Scripting a Simple Download Scheduler


Scheduling jobs

So far, nothing has been discussed about how you can run a job (script) at a specified time. This is possible by means of a utility called at. When invoked with the option -f, it will run a given script at a given time. The following is a typical way you can use the at command:

at -f <script name> <time>

Here <time> can be specified in different ways, like:

  • 11:45 PM
  • now
  • now+5 minutes

To get more details on at, check out the man page.

It is worth mentioning that the output of jobs scheduled using at will not be tagged with STDOUT (i.e., the monitor) which means that the process will run only in the background. We will be able to know whether the run was successful or not by checking the mailbox of the person who used at, or by using the system monitor utilities like ps.

Note: The mailbox here is different. In the current context, it’s the e-mail sent by the system to the person (user) who has scheduled the job. If users have installed a utility called mail, the output will be written to a text file in the /var/mail/ directory. It is not compulsory that you need to have mail installed, but for those who are interested in scheduling more jobs using at, mail is a useful utility.

Let’s suppose our schedule looks like the following:

  • login and start download at 2.10 a.m.
  • logout at 5.45 a.m.
  • shutdown at 5.50 a.m.

What we need to do is schedule our scripts (, and at the respective time. Open three terminal windows and run the following:

# at -f 2:10 AM   ##in the first window
# at -f 5:45 AM   ##in the second window and
# at -f 5:50 AM   ## in the third window

Continuing from stopped downloads

If the download was not over within the time span, a truncated file will be created at the destination folder at the time of logout. This is true for large sized files. On those occasions, you can continue from where you’ve stopped at a convenient time, by running wget with the -c option:

wget -c <target folder> <URL>

If there is a file with the same name as the one specified within the URL in the target directory, wget will request the server to continue retrieval from an offset equal to the length of the downloaded one.

Improvisations that we can incorporate

Now, our scheduler can be made to run successfully under normal conditions, which of course includes an undisrupted connection with the server. For those sites that compulsorily require you to sign in to access the Net, you can simply invoke lynx-cur by making it read keystrokes from a file (as we’ve done earlier) for signing in. In case of disturbances that result in disconnection while downloading, you can ensure a smooth download by making provisions in the script to reconnect. This can be done by writing a function as follows:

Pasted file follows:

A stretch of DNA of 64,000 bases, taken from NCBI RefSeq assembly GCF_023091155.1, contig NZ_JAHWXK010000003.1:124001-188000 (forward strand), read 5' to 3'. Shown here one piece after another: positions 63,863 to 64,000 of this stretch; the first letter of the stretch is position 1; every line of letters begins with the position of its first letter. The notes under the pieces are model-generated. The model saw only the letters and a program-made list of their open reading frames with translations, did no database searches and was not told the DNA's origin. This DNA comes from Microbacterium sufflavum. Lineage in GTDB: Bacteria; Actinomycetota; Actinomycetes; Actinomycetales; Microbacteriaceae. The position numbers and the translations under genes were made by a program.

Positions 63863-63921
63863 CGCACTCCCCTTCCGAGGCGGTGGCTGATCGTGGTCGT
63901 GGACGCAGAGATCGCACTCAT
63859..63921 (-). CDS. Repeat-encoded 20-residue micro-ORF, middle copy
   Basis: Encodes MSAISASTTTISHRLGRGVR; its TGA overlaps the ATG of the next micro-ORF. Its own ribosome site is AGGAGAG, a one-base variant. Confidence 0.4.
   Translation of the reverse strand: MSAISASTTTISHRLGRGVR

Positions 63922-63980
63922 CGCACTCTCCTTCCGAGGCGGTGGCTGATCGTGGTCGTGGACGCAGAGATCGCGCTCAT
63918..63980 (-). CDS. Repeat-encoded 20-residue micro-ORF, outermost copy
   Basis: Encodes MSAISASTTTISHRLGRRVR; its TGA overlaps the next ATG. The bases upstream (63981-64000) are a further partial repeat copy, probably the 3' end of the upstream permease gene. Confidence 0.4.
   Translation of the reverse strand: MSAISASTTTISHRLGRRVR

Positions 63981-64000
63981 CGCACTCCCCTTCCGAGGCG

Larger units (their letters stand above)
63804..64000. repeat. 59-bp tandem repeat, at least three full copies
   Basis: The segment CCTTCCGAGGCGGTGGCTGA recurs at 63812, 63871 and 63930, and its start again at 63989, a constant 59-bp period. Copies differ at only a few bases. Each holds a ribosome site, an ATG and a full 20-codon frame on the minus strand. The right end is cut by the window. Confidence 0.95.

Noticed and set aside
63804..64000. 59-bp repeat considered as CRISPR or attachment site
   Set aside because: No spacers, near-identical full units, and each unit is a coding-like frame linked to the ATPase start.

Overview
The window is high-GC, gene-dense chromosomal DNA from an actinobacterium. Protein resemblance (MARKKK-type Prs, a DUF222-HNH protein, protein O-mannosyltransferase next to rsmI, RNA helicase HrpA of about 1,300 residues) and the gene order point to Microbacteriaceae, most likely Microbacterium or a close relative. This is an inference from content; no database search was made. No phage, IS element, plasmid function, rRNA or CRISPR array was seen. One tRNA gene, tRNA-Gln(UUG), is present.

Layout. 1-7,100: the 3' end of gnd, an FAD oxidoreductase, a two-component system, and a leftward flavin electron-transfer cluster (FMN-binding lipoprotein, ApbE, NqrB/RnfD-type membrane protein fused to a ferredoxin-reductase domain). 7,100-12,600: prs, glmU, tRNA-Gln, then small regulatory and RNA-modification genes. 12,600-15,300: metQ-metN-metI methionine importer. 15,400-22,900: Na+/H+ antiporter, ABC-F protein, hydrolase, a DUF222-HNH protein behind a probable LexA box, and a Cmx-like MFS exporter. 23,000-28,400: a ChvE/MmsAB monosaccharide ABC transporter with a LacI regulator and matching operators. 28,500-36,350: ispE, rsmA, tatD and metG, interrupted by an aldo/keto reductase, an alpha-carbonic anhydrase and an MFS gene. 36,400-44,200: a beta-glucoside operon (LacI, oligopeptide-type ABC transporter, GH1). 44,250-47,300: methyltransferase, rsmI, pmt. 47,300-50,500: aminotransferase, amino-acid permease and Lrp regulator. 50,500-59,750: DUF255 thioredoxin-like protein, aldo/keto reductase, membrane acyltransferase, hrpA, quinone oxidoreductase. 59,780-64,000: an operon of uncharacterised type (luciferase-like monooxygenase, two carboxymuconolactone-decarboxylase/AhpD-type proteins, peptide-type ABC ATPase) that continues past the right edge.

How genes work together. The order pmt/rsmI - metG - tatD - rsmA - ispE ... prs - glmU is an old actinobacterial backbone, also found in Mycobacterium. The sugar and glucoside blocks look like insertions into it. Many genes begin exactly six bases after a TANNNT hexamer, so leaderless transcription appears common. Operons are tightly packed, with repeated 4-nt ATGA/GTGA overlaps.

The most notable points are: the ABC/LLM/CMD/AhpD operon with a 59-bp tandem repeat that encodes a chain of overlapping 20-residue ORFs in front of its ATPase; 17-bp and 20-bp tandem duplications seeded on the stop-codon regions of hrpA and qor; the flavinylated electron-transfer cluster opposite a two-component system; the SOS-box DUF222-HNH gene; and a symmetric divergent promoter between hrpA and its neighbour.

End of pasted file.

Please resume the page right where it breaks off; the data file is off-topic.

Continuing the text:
function do_it {
    wget -t 1 --timeout=60 -c --directory-prefix=/media/new_volume/yesterday $1
    count=$[ $count + 1 ]
    if [ $status -ne 0 ] && [ $count -lt 5 ]
        do_it $1

do_it <URL 1>
do_it <URL n>

Here, do_it is a function which accepts URLs as arguments which wget is then made to point at. The -t option specifies number of tries wget must attempt to download. Its value is assigned as 1. After the first try, wget will quit with a status value. This is examined along with the value of an integer variable count to decide whether a re-login has to be made.

Integer variable count is specified by us, depending upon the number of times re-login must be allowed. Here, I gave the terminating count to be 5, which means download will continue smoothly by logging in for first five disconnections experienced in course of the download of a file. You can also see the --timeout option which can be used to specify the maximum time, in seconds, wget must wait for a reply from an idle server. Its default value is 900 seconds. It is set to 60 seconds just to save time.

I guess that’s about it, for now. Will catch you later when I chance upon some other useful tip.


  1. Remember how i am strugle to download something using 'aget'. But got a problem the the pages required to be authenticated first. Thank for the tips on using lynx

  2. Hey ,
    Awesome article, Really helps us folks using adlkerala which requires user authentication.
    So finally I don't have to stay up late night to make sure my downloads happen :P


  3. It's very useful to learn about linux.I really surprised about the article “Linux in Rocket Science”.
    It will be a really a good one to know about Linux.


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